College Without Enough Food

Do some college students have less access to food while living on campus? Researchers measured food insecurity among low-income students in Appalachia.

A paper cup of instant noodles

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Food insecurity, according to the USDA, is “the disruption of food intake or eating patterns because of lack of money and resources.” Food insecurity is a widespread problem that many college students across the United States face, but few studies have focused specifically on college freshmen.

A recent study published in the Journal of Community Health assessed food insecurity among freshmen at Appalachian State University, located in Boone, North Carolina. Researchers compared food insecurity at home to food insecurity experienced during the first year of college.

Seven percent of those surveyed experienced food insecurity at home before college. Those who experienced food insecurity at home reported that their families stretched food; bought cheaper, processed foods; and used coupons for discounts on food. Over 21% of the freshmen surveyed in the study at Appalachian State reported being food insecure at some point during their first year of college.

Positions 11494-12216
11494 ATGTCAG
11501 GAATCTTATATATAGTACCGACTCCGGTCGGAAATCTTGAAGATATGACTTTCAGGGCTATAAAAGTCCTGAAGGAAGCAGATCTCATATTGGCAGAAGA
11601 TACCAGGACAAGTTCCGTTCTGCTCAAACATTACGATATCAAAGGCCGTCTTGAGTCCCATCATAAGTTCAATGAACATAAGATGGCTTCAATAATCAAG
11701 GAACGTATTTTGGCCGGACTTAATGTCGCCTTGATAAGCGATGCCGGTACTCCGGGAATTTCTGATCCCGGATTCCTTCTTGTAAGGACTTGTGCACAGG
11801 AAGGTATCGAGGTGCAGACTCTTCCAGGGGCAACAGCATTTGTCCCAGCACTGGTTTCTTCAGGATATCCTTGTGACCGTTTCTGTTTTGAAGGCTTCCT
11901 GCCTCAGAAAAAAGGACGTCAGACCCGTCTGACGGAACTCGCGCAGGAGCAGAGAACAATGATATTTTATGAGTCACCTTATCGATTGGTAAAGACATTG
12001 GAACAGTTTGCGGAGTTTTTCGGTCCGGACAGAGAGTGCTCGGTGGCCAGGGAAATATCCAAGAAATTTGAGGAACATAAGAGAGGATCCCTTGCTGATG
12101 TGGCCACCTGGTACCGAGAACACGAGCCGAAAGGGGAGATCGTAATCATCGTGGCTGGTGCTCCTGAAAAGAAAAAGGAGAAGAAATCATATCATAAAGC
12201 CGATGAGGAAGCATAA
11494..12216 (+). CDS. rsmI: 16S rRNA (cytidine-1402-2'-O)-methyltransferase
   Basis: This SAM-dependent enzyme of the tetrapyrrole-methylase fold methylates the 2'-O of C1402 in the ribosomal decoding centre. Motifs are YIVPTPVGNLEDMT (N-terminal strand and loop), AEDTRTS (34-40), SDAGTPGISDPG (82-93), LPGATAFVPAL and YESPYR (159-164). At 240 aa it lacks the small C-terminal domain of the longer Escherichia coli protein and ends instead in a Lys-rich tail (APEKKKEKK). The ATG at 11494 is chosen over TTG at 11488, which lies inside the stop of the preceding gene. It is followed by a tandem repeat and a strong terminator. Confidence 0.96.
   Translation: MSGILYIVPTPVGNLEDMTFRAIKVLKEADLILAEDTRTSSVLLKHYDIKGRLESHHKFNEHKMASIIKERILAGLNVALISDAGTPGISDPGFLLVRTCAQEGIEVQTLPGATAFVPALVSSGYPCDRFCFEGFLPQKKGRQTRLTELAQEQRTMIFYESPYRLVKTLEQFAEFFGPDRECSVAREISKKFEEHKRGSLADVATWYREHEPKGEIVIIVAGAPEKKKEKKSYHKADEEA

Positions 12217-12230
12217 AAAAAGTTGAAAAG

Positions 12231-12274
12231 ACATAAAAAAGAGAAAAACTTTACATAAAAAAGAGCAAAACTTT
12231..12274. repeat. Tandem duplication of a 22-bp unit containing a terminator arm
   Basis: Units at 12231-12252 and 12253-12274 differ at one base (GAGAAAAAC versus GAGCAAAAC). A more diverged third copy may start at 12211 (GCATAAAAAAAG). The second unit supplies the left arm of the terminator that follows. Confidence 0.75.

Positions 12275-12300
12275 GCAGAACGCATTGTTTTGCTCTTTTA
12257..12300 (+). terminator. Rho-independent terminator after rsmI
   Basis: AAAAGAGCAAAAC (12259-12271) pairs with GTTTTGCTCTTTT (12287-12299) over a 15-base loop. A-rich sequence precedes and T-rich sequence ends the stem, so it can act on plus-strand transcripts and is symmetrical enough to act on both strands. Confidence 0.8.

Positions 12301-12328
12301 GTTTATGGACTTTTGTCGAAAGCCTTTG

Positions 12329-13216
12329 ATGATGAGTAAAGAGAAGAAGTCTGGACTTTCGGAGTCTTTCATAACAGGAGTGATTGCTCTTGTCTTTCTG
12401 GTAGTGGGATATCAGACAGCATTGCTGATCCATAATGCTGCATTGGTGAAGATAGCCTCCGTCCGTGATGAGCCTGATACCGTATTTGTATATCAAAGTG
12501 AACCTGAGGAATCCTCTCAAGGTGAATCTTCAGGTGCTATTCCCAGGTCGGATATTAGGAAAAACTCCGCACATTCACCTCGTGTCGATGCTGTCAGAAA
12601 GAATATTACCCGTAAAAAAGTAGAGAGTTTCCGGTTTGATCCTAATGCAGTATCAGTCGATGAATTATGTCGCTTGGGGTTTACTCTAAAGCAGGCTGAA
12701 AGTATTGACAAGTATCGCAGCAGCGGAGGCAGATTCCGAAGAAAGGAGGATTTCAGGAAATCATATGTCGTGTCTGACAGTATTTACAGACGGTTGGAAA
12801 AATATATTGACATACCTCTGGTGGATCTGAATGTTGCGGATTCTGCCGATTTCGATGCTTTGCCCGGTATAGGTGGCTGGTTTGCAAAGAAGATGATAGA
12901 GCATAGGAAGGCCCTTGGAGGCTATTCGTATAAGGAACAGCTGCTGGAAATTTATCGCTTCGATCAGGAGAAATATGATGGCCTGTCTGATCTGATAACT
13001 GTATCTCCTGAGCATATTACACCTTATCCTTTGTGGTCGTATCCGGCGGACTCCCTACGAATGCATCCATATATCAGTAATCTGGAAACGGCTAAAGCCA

Moving for college appears to reduce food security for some students. Over 40% reported that getting food was more difficult in college than it was before college. Some reasons that students listed include having a limited meal plan, not having enough money to buy food, and using the money for items besides food.

Though 22% of food insecure freshmen said that they feel “fine/okay” about food access on their campus, over 40% reported feeling anxious, worried, or frustrated. Students who were food insecure in college scored significantly lower on the Academic Progress Scale than those who were food secure.

Other researchers have reported that worse academic performance was associated with food insecurity in college students at West Virginia University, another Appalachian university. The rate of poverty, which is associated with food insecurity, is higher in Appalachia than it is in the United States as a whole.

Additional research has found that those who are food insecure will sometimes eat smaller meals to make food last longer. Food insecure individuals and families consistently report buying more processed foods because they are less expensive than healthier foods, such as leaner meats and fresh produce. And what people buy is often influenced by sales or what is cheapest for the customer.

Providing learning opportunities focused on budgeting and healthy foods to students may help, as could increasing SNAP access for college students. Policy changes, such as increasing the number of available jobs and making meal plans more affordable, could also make a difference in increasing food access among this vulnerable population.

Feature image: subjug/iStock